For example, Scottish physicist, James Clerk Maxwell, predicted the existence of radio waves in the 1860s. Without this work no one in the United States would be able to watch TV or use cell phones. (In the 1880s, Italian inventor, Guglie Marconi, sent and received his first radio signal in Italy.) Likewise, the conceptual framework for the internet had its roots in the research of countless scientists and engineers from all over the planet. Born and raised in the Austrian Empire, Nikola Tesla toyed with the idea of a "world wireless system" in the early 1900s. Paul Otlet, the Belgian author and visionary entrepreneur, was the first to conceive of a way to collect index cards meant to catalog facts. Otlet's Universal Bibliographic Repertory in 1895 is an idea that would grow into Google a century later.
How about pizza? It could be as old as the Chinese baking techniques of the 1100s: certainly, it is Italian. Hot dogs? Try German. Beer? That's prehistoric. Cars? Motorized transportation has been a dream of rational bipedal creatures since the dawn of the wheel. Movies? They are just plays, recorded and edited for reproduction; and theatrical plays have been performed for at least 2,500 years.
Not even the blues and jazz can be considered inventions of the United States. Both are byproducts of an African experience that can only be understood in the context of slavery. These musical genres would not exist at all if it wasn't for a very particular and sinister form of nationalism which justified the capture, enslavement, sale, and torture of human beings for financial gain.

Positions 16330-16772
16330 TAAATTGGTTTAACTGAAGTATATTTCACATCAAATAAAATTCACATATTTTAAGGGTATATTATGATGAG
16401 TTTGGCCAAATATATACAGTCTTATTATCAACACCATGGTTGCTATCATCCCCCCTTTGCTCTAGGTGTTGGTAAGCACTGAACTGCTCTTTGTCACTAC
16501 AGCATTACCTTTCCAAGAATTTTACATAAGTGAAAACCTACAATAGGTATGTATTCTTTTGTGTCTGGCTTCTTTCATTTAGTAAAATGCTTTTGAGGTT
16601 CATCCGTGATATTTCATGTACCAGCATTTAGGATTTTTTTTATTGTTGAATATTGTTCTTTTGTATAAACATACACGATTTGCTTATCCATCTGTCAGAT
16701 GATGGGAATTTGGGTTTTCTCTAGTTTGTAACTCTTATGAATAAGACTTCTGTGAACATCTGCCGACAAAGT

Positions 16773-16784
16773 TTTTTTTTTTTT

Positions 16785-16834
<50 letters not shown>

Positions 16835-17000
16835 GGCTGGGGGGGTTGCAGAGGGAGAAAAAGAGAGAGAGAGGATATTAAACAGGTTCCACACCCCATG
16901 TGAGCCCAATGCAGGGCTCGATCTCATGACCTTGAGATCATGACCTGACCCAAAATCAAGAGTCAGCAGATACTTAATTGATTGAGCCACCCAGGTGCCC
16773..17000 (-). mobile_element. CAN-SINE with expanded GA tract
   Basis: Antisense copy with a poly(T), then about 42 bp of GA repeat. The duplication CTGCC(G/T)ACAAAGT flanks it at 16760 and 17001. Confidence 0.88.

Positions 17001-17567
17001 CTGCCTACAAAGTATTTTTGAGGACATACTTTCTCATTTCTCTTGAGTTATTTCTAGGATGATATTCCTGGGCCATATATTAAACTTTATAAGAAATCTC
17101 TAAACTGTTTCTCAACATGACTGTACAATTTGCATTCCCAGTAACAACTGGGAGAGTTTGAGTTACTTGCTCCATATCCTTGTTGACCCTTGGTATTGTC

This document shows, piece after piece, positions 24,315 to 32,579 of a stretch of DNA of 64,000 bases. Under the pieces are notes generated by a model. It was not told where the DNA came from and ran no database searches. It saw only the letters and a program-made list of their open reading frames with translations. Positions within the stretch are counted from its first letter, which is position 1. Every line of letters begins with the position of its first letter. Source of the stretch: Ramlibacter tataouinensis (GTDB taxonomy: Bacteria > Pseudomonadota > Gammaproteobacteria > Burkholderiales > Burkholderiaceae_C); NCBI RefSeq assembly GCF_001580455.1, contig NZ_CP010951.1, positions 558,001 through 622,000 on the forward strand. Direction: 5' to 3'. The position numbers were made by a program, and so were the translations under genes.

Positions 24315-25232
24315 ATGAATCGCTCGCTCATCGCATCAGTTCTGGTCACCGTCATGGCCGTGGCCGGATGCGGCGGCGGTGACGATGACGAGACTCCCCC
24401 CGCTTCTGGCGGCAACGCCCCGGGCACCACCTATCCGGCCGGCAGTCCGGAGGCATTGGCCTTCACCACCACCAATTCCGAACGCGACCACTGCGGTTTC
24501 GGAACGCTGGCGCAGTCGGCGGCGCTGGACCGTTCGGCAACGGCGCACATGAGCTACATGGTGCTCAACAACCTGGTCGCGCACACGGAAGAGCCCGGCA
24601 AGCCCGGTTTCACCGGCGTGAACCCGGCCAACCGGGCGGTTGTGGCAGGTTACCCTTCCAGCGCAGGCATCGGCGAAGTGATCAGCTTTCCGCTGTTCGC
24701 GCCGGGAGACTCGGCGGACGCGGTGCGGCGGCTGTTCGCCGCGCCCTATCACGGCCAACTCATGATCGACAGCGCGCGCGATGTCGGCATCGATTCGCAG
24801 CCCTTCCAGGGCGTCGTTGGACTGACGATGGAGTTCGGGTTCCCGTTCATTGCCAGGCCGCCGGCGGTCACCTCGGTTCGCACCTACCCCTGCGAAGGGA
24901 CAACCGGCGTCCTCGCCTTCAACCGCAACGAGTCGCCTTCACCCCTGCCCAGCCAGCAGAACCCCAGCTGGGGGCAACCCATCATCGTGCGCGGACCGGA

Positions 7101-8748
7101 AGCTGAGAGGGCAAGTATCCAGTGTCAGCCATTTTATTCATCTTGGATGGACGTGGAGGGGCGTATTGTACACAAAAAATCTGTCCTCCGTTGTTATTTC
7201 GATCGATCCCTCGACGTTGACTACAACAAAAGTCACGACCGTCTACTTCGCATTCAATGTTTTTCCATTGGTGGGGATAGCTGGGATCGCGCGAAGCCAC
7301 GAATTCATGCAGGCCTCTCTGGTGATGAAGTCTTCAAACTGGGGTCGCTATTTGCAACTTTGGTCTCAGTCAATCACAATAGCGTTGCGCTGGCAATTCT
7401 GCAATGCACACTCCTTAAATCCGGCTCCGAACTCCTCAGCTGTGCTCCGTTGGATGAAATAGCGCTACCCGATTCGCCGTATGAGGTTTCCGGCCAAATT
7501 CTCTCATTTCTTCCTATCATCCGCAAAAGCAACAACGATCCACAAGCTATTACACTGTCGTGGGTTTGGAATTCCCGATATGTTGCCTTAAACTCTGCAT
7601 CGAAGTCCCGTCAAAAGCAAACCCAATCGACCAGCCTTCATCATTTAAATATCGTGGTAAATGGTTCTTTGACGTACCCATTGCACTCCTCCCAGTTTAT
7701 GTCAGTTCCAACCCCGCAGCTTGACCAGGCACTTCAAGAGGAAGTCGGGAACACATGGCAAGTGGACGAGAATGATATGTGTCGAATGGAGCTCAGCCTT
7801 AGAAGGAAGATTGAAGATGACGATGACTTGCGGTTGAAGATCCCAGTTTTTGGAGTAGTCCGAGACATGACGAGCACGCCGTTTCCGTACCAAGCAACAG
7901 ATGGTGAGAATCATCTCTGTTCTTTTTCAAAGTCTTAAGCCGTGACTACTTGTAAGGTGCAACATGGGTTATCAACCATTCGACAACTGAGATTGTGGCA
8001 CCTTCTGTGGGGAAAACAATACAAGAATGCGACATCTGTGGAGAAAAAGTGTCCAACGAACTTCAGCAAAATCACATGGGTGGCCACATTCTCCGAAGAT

Not even iconic corporations such as McDonald's and Walmart make the cut. Agriculture and cattle raising was birthed in the Fertile Crescent, in what is now modern-day Iraq and Syria, possibly more than 12,000 years ago. And the first long-distance trading occurred between Mesopotamia and the Indus Valley in Pakistan around 3000 BC.
When one stops to really think about this picture, it appears that what makes the United States unique is how all of these disparate cultural ingredients come together to produce something novel. What comes out of cricket and rounders is a new creation called baseball. What comes out of percussive based shamanistic rituals associated with redemptive suffering is a new form of musical and religious expression called the Blues. What comes out of generations of bloody contests for human liberty on the battlefields of Ancient Greece, Asia, South America, and Europe, is a new experience of freedom enshrined in the Declaration of Independence. What comes out of painstaking scientific progress from all parts of the globe, is a new use of rocket propulsion technology that enables astronauts to reach the moon and computers to dominate communication. If the United States can lay claim to being exceptional, it is because of this globalized cultural amalgamation.
That being said, here is the main point. To be a nationalist who believes that the United States is exalted above and beyond the cultural achievements of other societies (and ancient civilizations) is not just ahistorical but nonsensical. The fact remains that U.S. citizens exist because they are Egyptian, Syrian, Japanese, Italian, Greek, Russian, African, Chinese, European, and so on. If for no other reason, that's why this nation is something new in the course of human history. Everything from the philosophy of statecraft to the battle for civil rights has been an advancement for the species. But these advancements have been made because the US stands on the shoulders of giants from somewhere else.
The United States is not just part of the world. The United States is also of the world and because of the world. It's a hard to hear message for some, but this nation is a nation because of those who have been callously denigrated or outright forgotten as foreigners, aliens, outsiders, migrants, immigrants, etc. This is a great shame because at the end of the day there is only internationalism. There is only a United States of the World.
George Cassidy Payne is an independent writer, social worker, and adjunct professor of philosophy at SUNY. He lives and works in Rochester, NY.